Walker won his second League Cup winner's medal when Forest retained the trophy in 1990 with victory over Oldham Athletic. He earned his second Forest player of the year accolade. He was also selected for the PFA Team of the Year for the second successive season.

Despite English clubs being re-admitted to Europe for the 1990–91 season, places in the competition were initially limited, and 1990 League Cup winners Forest were not included; the only UEFA Cup place that season went to league runners-up Aston Villa. Walker was now in his 25th year, and despite playing for one of England's most successful clubs, he had not yet been given a chance to prove himself in European competition.

Walker scored an own goal in the 1991 FA Cup Final that lost 2-1 to Tottenham Hotspur. Roy Keane played in central midfield for Forest. Later in his autobiography Keane admitted he should not have declared himself fit to play as he hadn't recovered from injury. Yet again Walker missed the chance of playing in Europe. The otherwise excellent consistency of his form earned him a third successive selection for the PFA Team of the Year.

On New Year's Day 1992, Walker scored his only goal in professional football, the equaliser in a 1–1 draw against Luton. That season Forest won the Full Members Cup for a second time beating Southampton 3-2 after extra time. Forest reached another League Cup final but lost to Manchester United. Forest had now played in seven domestic cup finals at Wembley in five seasons winning five of the finals. Walker signed off from Forest as their player of the year for the third time in six seasons. He also earned a fourth successive selection for the PFA Team of the Year. One other player was selected in the same four PFA Teams of the Year, Walker's team mate Stuart Pearce who earned selection five seasons in a row.

Sampdoria[edit]

After the Euro 1992 finals he was sold for £1.5 million to Italian side Sampdoria coached by Sven-Göran Eriksson. Samp finished the season placed seventh in Serie A. Despite playing 30 of Samp's league games he was largely played out of position at full back. He stayed just one season before returning to England.[4]

Sampdoria were runners up in the 1992 European Cup Final in the season prior to Walker's arrival. However they finished sixth in 1992 in Serie A. Nor did they win the 1992 Coppa Italia. Thus they took no part in any UEFA competition in Walker's 1992/93 season there.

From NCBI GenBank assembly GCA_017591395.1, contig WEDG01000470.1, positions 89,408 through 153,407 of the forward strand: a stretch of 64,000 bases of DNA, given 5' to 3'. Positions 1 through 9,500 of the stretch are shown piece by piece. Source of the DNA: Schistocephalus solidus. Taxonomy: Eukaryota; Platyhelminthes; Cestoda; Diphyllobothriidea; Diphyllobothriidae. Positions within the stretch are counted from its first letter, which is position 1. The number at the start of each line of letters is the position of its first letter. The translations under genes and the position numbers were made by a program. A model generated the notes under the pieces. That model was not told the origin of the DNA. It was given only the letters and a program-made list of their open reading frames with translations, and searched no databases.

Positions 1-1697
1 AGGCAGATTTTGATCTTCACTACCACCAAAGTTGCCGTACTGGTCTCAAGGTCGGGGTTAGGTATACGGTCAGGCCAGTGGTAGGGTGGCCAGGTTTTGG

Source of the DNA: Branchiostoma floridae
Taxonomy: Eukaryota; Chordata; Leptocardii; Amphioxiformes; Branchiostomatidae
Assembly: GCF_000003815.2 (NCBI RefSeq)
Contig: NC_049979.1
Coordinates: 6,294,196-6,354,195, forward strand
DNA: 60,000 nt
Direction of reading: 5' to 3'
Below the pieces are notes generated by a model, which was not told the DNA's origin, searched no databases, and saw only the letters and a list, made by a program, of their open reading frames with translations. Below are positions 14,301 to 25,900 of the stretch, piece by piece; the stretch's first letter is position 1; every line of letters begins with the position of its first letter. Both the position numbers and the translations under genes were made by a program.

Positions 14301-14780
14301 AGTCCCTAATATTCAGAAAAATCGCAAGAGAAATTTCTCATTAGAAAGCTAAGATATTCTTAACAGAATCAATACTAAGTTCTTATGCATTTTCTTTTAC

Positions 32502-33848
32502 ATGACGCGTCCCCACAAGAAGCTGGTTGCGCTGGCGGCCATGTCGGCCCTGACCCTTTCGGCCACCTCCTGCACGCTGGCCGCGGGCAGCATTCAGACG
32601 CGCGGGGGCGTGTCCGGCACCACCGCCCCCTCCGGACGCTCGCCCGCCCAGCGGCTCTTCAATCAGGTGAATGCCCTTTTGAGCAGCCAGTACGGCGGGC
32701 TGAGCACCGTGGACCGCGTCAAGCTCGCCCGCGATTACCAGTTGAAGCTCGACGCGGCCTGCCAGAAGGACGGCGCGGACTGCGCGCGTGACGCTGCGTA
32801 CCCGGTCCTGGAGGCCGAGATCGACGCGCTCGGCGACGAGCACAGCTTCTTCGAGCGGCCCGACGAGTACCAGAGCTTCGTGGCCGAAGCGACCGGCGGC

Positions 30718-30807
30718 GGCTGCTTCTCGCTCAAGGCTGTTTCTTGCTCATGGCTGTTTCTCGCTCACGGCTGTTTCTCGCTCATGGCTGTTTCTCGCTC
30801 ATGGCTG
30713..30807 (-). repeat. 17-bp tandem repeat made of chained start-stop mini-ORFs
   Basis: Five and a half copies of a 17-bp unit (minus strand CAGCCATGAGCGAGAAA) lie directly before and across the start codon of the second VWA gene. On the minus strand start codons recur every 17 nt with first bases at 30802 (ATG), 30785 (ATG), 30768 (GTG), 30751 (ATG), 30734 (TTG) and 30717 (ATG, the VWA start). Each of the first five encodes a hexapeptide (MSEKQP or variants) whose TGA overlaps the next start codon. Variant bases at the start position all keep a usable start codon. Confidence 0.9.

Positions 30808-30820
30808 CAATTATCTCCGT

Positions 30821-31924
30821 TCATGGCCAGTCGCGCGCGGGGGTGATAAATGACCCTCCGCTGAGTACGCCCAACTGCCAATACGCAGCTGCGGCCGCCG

Sheffield Wednesday[edit]

Walker joined Sheffield Wednesday for £2.7 million in 1993. Walker made more than 300 appearances for Sheffield Wednesday under eight different managers in eight years. He quickly became a favourite of the fans earning their player of the year award at the end of his first season. He also picked up the captain's armband. His time at Sheffield Wednesday brought mixed fortunes although he played in the overwhelming majority of the club's games following his arrival.

In that first season, Wednesday finished seventh in the Premier League, but blew what was effectively their last chance of silverware in February. They suffered a hefty defeat at the hands of Manchester United in the semi-finals of the League Cup. In 1994–95 Wednesday finished in 13th and 15th in 1995–96. Wednesday were never in any acute danger of relegation on either occasion.

In 1995-96 Wednesday played four games in the group stage of the Intertoto Cup.

1996–97 began brilliantly for Wednesday topping the Premier League at the end of August. However they were unable to keep up their excellent form. They finished the season in seventh as they had three seasons before. They also had the best FA Cup run in Walker's time their reaching the last eight. In the next two seasons Wednesday finished 16th and 12th respectively in the top division.

They were then relegated in 1999–2000. Walker played in seven seasons of top tier football with Wednesday to add to his nine at Forest and one with Samp. In a disappointing 2000–01 season in the 24 team second tier Wednesday finished 17th. Amid Sheffield Wednesday's growing financial strain associated with their fall from the upper league Walker was released from his contract in 2001.

In 2007, he came out top alongside Peter Swan in a poll to find Sheffield Wednesday's two greatest ever centre backs on the website Vital Football.

Return to Forest[edit]

He briefly trained with his ex-Forest team-mate Nigel Clough at Burton Albion (where he was manager) and a short stint in the US playing for the New York Metro Stars in their 9/11 benefit matches against D.C. United. Forest manager, Paul Hart then asked if Walker could train with Forest, who were now a struggling in the second tier of English football. In July 2002, Walker signed for Forest on a permanent basis.[5]

Walker made almost 60 more appearances in his second spell for Forest, nearly a decade after he had left them, and finally left the club at the age of 38 with a total of 354 appearances for the club to his name – and one goal. His final competitive appearance for Forest came against Wigan Athletic on 7 August 2004.[6]

A testimonial match was held in his honour – this drew thousands of spectators but controversy was caused when the player was arrested several hours later. He became first team coach at Forest afterwards but left in January 2005 when Gary Megson was appointed as manager.

International career[edit]

Walker made his international debut as a substitute for Tony Adams in a game against Denmark in 1988. It was not long before Walker was a regular starter in the side against competition from Adams, Terry Butcher and Mark Wright.

1990 World Cup[edit]

At the 1990 FIFA World Cup, Walker started all seven of the games in which England would play, gaining international acclaim which was only overshadowed by another new young star in Paul Gascoigne. Playing in a three-man defence alongside Wright and Butcher, Walker shrugged off knocks and fatigue to enjoy a superb tournament, which ended when England were knocked out in a penalty shootout by West Germany in the semi-finals.